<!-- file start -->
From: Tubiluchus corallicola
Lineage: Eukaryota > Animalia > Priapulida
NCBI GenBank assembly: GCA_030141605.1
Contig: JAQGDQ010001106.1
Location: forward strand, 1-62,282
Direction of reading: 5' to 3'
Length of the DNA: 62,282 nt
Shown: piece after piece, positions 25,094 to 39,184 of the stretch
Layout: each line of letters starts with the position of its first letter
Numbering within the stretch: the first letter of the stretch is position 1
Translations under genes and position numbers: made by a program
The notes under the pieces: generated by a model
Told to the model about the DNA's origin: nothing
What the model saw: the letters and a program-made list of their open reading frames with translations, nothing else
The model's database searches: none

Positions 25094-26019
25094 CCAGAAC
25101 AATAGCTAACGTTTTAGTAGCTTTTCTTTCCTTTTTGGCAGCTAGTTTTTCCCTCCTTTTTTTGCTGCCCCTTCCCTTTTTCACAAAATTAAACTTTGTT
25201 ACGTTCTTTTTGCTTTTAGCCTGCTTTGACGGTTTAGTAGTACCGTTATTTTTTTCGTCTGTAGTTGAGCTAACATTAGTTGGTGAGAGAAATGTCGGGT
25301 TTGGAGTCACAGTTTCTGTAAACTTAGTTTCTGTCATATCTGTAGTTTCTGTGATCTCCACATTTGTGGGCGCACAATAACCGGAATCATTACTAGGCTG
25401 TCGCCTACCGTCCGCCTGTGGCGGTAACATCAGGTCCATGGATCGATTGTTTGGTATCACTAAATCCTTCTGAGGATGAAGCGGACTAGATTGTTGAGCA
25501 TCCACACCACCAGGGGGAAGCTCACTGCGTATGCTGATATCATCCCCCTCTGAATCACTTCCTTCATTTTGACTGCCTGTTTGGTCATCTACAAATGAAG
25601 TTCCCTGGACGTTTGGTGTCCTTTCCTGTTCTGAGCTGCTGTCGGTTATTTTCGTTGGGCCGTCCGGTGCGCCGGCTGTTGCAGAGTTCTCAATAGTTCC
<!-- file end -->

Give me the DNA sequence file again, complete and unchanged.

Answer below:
From: Tubiluchus corallicola
Lineage: Eukaryota > Animalia > Priapulida
NCBI GenBank assembly: GCA_030141605.1
Contig: JAQGDQ010001106.1
Location: forward strand, 1-62,282
Direction of reading: 5' to 3'
Length of the DNA: 62,282 nt
Shown: piece after piece, positions 25,094 to 39,184 of the stretch
Layout: each line of letters starts with the position of its first letter
Numbering within the stretch: the first letter of the stretch is position 1
Translations under genes and position numbers: made by a program
The notes under the pieces: generated by a model
Told to the model about the DNA's origin: nothing
What the model saw: the letters and a program-made list of their open reading frames with translations, nothing else
The model's database searches: none

Positions 25094-26019
25094 CCAGAAC
25101 AATAGCTAACGTTTTAGTAGCTTTTCTTTCCTTTTTGGCAGCTAGTTTTTCCCTCCTTTTTTTGCTGCCCCTTCCCTTTTTCACAAAATTAAACTTTGTT
25201 ACGTTCTTTTTGCTTTTAGCCTGCTTTGACGGTTTAGTAGTACCGTTATTTTTTTCGTCTGTAGTTGAGCTAACATTAGTTGGTGAGAGAAATGTCGGGT
25301 TTGGAGTCACAGTTTCTGTAAACTTAGTTTCTGTCATATCTGTAGTTTCTGTGATCTCCACATTTGTGGGCGCACAATAACCGGAATCATTACTAGGCTG
25401 TCGCCTACCGTCCGCCTGTGGCGGTAACATCAGGTCCATGGATCGATTGTTTGGTATCACTAAATCCTTCTGAGGATGAAGCGGACTAGATTGTTGAGCA
25501 TCCACACCACCAGGGGGAAGCTCACTGCGTATGCTGATATCATCCCCCTCTGAATCACTTCCTTCATTTTGACTGCCTGTTTGGTCATCTACAAATGAAG
25601 TTCCCTGGACGTTTGGTGTCCTTTCCTGTTCTGAGCTGCTGTCGGTTATTTTCGTTGGGCCGTCCGGTGCGCCGGCTGTTGCAGAGTTCTCAATAGTTCC